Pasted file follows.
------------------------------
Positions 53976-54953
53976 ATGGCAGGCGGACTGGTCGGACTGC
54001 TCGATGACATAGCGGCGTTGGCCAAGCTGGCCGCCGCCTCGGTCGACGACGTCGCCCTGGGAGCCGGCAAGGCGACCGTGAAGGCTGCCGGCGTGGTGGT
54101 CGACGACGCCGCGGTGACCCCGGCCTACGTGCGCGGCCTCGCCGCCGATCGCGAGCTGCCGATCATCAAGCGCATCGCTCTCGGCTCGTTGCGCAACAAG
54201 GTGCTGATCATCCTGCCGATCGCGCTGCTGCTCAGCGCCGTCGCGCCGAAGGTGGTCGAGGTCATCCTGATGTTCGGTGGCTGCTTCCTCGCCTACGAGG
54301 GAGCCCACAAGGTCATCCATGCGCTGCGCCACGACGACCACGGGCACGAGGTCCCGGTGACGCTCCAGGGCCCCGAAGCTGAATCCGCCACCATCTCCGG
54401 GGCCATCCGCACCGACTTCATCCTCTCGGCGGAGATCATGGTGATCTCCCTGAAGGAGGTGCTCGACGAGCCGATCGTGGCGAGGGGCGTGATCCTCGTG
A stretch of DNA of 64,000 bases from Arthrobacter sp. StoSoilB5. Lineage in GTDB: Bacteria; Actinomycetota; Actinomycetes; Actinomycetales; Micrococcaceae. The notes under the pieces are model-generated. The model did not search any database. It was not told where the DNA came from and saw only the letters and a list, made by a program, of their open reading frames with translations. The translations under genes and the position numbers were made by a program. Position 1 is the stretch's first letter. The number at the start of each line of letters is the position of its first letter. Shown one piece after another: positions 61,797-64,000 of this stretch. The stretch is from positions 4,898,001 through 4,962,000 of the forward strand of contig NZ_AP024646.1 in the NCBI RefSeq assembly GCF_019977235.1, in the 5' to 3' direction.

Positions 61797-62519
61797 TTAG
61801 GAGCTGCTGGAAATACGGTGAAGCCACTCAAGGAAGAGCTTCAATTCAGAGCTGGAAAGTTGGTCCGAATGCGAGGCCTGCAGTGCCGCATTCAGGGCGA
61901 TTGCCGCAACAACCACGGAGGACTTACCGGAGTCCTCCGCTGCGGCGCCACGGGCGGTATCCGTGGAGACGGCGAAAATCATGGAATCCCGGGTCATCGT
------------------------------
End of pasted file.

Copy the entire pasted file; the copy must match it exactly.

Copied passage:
Positions 53976-54953
53976 ATGGCAGGCGGACTGGTCGGACTGC
54001 TCGATGACATAGCGGCGTTGGCCAAGCTGGCCGCCGCCTCGGTCGACGACGTCGCCCTGGGAGCCGGCAAGGCGACCGTGAAGGCTGCCGGCGTGGTGGT
54101 CGACGACGCCGCGGTGACCCCGGCCTACGTGCGCGGCCTCGCCGCCGATCGCGAGCTGCCGATCATCAAGCGCATCGCTCTCGGCTCGTTGCGCAACAAG
54201 GTGCTGATCATCCTGCCGATCGCGCTGCTGCTCAGCGCCGTCGCGCCGAAGGTGGTCGAGGTCATCCTGATGTTCGGTGGCTGCTTCCTCGCCTACGAGG
54301 GAGCCCACAAGGTCATCCATGCGCTGCGCCACGACGACCACGGGCACGAGGTCCCGGTGACGCTCCAGGGCCCCGAAGCTGAATCCGCCACCATCTCCGG
54401 GGCCATCCGCACCGACTTCATCCTCTCGGCGGAGATCATGGTGATCTCCCTGAAGGAGGTGCTCGACGAGCCGATCGTGGCGAGGGGCGTGATCCTCGTG
A stretch of DNA of 64,000 bases from Arthrobacter sp. StoSoilB5. Lineage in GTDB: Bacteria; Actinomycetota; Actinomycetes; Actinomycetales; Micrococcaceae. The notes under the pieces are model-generated. The model did not search any database. It was not told where the DNA came from and saw only the letters and a list, made by a program, of their open reading frames with translations. The translations under genes and the position numbers were made by a program. Position 1 is the stretch's first letter. The number at the start of each line of letters is the position of its first letter. Shown one piece after another: positions 61,797-64,000 of this stretch. The stretch is from positions 4,898,001 through 4,962,000 of the forward strand of contig NZ_AP024646.1 in the NCBI RefSeq assembly GCF_019977235.1, in the 5' to 3' direction.

Positions 61797-62519
61797 TTAG
61801 GAGCTGCTGGAAATACGGTGAAGCCACTCAAGGAAGAGCTTCAATTCAGAGCTGGAAAGTTGGTCCGAATGCGAGGCCTGCAGTGCCGCATTCAGGGCGA
61901 TTGCCGCAACAACCACGGAGGACTTACCGGAGTCCTCCGCTGCGGCGCCACGGGCGGTATCCGTGGAGACGGCGAAAATCATGGAATCCCGGGTCATCGT